LIBOR transition: the drama continues for BSBY

As Bloomberg and banks like Bank of America in the United States and DBS Bank in Singapore continue to move forward with BSBY, IOSCO shaken its saber last month with a statement on credit-sensitive rates, highlighting the importance of choosing alternative financial benchmarks that comply with the IOSCO Principles. The latest volley in the continued back-and-forth between regulators and supporters of new credit-sensitive rates came in July, when Bloomberg attempted to address some of the volume and manipulation concerns raised by the President of the SEC Gary Gensler and others with BSBY.

The IOSCO statement retorts that by clarifying that IOSCO compliance is not a one-time test, and even if the transaction volumes are sufficient for the current loan volumes in these benchmarks, the loan volume is not should not be allowed to increase if it exceeds the increases in the underlying transactions. volumes and are unable to be resilient. BSBY is not mentioned by name, but it has been the main subject of attention.

Two weeks after the publication of his warning by IOSCO, Gensler spoke at ARRC’s fifth session of the SOFR Symposium: The Final Year, in response to Bloomberg’s July report that he “ could not address the main concern that the rate is built in too small a market. . “Gensler reiterated that he “did not believe that BSBY was, as the FSB requested,” particularly robust “”, adding that “I do not think it meets the 2013 IOSCO standards”.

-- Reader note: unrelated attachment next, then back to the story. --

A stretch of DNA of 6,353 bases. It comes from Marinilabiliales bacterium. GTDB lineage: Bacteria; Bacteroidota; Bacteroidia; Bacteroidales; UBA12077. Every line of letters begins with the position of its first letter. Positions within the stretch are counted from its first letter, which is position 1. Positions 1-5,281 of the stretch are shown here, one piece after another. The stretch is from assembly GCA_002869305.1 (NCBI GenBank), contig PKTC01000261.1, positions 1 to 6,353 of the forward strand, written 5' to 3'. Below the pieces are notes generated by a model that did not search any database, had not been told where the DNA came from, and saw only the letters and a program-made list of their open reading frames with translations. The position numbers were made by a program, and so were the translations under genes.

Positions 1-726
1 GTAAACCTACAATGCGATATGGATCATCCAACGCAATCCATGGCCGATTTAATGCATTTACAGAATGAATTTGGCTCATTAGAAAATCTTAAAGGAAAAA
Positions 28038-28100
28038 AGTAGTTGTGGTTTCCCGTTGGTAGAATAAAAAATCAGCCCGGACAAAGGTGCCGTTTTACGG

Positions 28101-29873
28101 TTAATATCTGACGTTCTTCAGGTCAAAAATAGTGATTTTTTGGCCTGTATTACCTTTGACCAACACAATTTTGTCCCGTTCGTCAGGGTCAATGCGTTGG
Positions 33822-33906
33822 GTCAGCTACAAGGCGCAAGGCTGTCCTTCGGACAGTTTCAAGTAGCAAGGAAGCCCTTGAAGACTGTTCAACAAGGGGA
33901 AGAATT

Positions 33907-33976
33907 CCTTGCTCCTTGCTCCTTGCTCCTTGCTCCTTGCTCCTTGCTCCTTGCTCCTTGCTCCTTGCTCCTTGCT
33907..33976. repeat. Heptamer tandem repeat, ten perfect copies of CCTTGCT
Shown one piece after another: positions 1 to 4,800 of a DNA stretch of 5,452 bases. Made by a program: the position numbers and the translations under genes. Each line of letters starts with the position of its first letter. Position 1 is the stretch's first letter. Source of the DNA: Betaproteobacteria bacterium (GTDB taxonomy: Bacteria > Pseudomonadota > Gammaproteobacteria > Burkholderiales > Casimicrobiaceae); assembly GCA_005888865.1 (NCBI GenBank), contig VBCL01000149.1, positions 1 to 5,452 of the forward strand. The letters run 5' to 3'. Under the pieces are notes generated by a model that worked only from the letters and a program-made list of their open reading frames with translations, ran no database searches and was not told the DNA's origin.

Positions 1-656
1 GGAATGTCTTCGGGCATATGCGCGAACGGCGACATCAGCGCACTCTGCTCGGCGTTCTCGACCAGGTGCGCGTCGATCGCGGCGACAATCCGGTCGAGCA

Unless regulators back their words up with action, this drama is mostly noise and lenders are free to continue giving BSBY loans. Their success will depend in part on whether borrowers perceive BSBY as a better deal. For legacy LIBOR loans, the spread adjustment added to the interest rate for the transition to SOFR was fixed by market agreement: around 11.5 basis points for a period of 1 month, 26 basis points for 3 months and 43 basis points for 6 months. This adjustment reflects that LIBOR is an unsecured rate sensitive to fluctuations in credit risk while SOFR is a secure and relatively stable “risk-free” rate. Since BSBY is also based on insecure transactions, it should not be necessary to add much, if any, of spread adjustment to move from LIBOR to BSBY. This lower spread could be attractive to borrowers if they believe that over time BSBY’s variable credit sensitivity will not increase the rate, relative to SOFR, more than the SOFR fixed spread adjustment. .

About Myra R.

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